Be Wary of the Self-Help Machine

Self-help is an industry. It is difficult to admit but that is the truth. Many of us have fallen down this rabbit hole — and it can often last months, if not years. A trail of books, YouTube channels, and podcasts are reminiscent of Pacman scooting around the maze absorbing everything he can possibly consume; eventually being eaten himself. The industry is worth around $10 billion and expected to grow five-fold over the next 10 years.

Maybe you are going through a tough period in your relationship, feeling taken advantage of at work, or simply looking to improve aspects of your life. Self help certainly not an evil concept and could be hugely beneficial if you have identified a point-blank error in your life. A cure without a diagnosis, however, is worthless — the same goes for self-help. Reading a book on motivation may be refreshing when you flip the final page; listening to a podcast on self-belief may give you a kick in the morning but ultimately the boost is short term. The dopamine you feel is biological confirmation of the book’s success, not your success, this is crucial to remember if you are invested in the world of self-improvement. Your brain is saying thank you, but your body must then put what you have learned into practice.

Those good feeling hormones can linger in your body for a while, you feel complete, you are the MVP of your life, and can conquer any obstacle. Until you are confronted with more assignments, a client leaves you, and worst of all, a pandemic might hit. Your world suddenly comes crashing down but now is the time to be strong, to be resilient, and exude positive vibes.

It can be easy pickings to tackle a problem when motivation is at an all-time high and everybody is clapping for you, but the issue lies in the expiration date of your self-help endeavors. Can you remember those strategies you read in chapter 8 a few weeks ago? How often do you practice ‘mindfulness’ techniques?

Every book, podcast, and app you get stuck into is akin to a drug addict looking for another hit. Make sure you absorb what you learn, or it becomes a deluge of dopamine rather than an educational exercise. Scientific advancements have taught us that repetition is the key to a sound memory and practice is the aliment to perfection. Strengthening our neural pathways allows us to better perform a task.

To add another layer of complexity, be sure not to confuse progression with the number of books you have read or the endless quotes we all unconsciously scroll through. These too can eventually become second nature and we begin to rely on a constant stream of self-help insta-porn as our brain has become accustomed to what may as well be called a digital sugar rush.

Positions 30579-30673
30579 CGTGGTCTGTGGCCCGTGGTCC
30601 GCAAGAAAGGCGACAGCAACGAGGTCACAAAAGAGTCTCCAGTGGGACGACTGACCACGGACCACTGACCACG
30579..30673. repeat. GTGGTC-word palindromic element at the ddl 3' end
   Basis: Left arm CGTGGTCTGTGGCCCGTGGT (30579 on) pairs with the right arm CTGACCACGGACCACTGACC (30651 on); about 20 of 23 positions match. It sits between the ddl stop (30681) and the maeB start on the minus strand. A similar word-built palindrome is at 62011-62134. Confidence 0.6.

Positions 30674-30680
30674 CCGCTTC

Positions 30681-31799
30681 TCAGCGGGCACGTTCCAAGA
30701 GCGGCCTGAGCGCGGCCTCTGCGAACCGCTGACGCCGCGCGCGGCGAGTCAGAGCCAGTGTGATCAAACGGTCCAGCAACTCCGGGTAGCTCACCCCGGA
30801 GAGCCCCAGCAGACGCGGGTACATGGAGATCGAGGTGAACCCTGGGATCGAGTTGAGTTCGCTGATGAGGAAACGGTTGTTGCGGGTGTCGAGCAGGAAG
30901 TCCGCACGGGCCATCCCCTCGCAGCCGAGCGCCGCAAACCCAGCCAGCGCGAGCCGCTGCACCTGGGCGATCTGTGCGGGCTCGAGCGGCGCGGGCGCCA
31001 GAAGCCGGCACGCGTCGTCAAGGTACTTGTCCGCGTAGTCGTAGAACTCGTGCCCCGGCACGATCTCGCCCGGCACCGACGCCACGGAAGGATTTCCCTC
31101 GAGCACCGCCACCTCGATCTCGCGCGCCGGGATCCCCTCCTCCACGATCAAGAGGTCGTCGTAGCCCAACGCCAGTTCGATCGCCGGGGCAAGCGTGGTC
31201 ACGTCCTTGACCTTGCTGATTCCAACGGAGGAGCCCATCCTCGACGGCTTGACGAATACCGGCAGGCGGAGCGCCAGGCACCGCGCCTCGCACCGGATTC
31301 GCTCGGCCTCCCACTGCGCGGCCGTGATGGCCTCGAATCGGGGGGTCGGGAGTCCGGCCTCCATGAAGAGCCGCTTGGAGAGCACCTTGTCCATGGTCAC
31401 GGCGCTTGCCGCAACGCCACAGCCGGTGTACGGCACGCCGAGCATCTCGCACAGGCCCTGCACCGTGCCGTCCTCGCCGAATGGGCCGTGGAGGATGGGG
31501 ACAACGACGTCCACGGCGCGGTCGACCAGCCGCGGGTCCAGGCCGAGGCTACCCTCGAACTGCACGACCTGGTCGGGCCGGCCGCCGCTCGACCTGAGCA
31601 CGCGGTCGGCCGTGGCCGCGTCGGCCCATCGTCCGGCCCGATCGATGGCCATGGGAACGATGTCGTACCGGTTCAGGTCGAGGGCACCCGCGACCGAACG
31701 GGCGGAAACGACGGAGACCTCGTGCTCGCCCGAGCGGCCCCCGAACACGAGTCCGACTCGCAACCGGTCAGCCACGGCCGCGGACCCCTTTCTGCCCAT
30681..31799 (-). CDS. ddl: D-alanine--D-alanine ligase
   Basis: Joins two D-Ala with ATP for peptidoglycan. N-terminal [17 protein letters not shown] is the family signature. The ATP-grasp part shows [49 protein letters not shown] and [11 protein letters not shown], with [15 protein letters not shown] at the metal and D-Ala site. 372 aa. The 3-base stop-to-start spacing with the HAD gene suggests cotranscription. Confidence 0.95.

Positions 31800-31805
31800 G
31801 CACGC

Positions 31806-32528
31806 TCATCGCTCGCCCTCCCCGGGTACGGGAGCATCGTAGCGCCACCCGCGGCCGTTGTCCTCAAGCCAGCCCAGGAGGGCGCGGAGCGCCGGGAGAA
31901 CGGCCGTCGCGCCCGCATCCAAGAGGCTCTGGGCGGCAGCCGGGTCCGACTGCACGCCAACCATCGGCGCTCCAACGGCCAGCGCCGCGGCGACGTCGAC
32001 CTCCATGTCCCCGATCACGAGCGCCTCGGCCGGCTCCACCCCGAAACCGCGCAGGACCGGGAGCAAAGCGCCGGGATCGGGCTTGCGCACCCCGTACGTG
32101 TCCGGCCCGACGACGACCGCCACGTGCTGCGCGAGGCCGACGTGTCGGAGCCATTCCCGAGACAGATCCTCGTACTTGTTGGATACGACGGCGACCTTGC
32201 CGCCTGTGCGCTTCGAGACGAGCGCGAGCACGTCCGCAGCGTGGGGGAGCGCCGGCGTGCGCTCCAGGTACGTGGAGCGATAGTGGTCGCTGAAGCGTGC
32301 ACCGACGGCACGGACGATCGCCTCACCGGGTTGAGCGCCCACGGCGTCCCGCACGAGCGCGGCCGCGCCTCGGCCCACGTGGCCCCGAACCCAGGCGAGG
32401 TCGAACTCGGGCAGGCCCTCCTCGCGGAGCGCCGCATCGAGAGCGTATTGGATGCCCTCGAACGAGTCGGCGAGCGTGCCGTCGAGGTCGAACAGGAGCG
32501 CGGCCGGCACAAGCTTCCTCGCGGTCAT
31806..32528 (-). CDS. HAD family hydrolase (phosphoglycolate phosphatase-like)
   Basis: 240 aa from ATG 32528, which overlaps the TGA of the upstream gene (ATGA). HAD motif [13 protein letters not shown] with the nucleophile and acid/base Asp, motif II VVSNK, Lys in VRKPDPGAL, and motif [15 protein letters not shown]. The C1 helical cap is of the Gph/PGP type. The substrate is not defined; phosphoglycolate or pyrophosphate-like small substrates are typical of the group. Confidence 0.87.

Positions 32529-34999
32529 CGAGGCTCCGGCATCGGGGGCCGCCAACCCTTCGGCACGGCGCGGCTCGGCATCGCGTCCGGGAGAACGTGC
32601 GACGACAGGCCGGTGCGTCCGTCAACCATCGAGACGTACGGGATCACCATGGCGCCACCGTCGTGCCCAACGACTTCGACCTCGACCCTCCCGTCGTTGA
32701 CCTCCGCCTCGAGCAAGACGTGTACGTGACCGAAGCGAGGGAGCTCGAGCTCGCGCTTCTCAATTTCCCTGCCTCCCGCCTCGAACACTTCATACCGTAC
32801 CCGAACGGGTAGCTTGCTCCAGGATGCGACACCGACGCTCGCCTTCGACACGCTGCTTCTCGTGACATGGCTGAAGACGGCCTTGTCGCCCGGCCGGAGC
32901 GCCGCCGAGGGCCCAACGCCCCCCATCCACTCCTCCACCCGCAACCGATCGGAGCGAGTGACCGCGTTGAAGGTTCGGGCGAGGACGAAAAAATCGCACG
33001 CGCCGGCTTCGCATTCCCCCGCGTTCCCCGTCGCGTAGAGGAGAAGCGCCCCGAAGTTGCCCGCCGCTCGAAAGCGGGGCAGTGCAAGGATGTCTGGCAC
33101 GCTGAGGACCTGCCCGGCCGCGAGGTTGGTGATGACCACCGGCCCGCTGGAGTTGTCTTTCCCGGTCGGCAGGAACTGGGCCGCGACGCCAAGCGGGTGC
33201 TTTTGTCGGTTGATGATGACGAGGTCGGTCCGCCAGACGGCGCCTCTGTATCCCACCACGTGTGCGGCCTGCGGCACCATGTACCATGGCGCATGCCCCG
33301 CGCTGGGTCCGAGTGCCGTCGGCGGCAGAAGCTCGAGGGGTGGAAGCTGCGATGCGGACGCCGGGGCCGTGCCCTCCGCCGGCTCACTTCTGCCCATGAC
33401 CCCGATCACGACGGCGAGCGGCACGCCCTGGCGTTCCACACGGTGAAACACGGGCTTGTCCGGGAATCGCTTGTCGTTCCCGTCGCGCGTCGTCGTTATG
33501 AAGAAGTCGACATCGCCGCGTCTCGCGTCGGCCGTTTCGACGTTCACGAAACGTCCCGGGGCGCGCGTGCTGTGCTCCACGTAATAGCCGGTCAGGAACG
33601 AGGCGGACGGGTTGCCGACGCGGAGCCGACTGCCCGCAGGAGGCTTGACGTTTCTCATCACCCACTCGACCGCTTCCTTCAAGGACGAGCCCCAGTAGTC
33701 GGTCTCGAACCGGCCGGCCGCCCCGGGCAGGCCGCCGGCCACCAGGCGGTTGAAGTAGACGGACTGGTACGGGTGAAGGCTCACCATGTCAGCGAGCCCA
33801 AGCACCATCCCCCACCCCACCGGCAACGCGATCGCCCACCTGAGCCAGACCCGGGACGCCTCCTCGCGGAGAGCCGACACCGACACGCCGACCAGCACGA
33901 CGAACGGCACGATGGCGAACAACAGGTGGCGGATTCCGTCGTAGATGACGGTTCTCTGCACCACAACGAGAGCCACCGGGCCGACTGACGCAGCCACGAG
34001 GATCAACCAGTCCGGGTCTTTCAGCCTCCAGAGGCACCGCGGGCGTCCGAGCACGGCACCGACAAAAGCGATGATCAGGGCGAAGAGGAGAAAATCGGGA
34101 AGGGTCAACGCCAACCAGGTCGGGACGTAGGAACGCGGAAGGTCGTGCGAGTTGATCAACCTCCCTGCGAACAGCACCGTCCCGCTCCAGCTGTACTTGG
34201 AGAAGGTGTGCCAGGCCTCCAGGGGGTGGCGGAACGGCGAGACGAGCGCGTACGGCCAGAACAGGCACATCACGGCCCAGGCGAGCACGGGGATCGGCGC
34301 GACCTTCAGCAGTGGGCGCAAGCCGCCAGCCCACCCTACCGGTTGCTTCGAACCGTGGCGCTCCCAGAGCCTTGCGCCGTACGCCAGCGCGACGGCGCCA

Meaningful change is likely the driver of long-term contentment — I say this because happiness is not the goal, it is absolutely part of the journey. Apply what you learn in self-help and be sure to revisit a book or podcast if you feel the strategies it had outlined are becoming unclear as time goes on. Even better, reach out to those around you for help instead.

The Pacman-esqe business model, which the self-help industry has not pioneered but does extremely well, very much leaves you alone to solve your problems — a basic customer retention strategy leaving you at the mercy of just one more book, one more podcast, and eventually a hole in your bank account.

We are losing our means to connect with each other and function as emotional humans. Of course, a book can alter your perception, but only does it become a part of you when you use it to help others, practice teachings and you may finally see the results in yourself.

You don’t have to bore yourself with the same books or podcasts either; have a specific problem and tackle It from a new angle, tailor your learning then dive back into the deep end. I have lost months to self-help books only to find that life itself has been neglected. I felt down but was never so sure why.

Imagine having a broken leg and taking a trip to the opticians — be deliberate and specific in how you approach self-help. If you are new to it, spend some time alone, ask yourself if you really need this. If the answer is yes, I sincerely hope you find what you are looking for, just don’t end up like Pacman.

Published by Harry Allen

Freelance journalist & Marketing Afficionado

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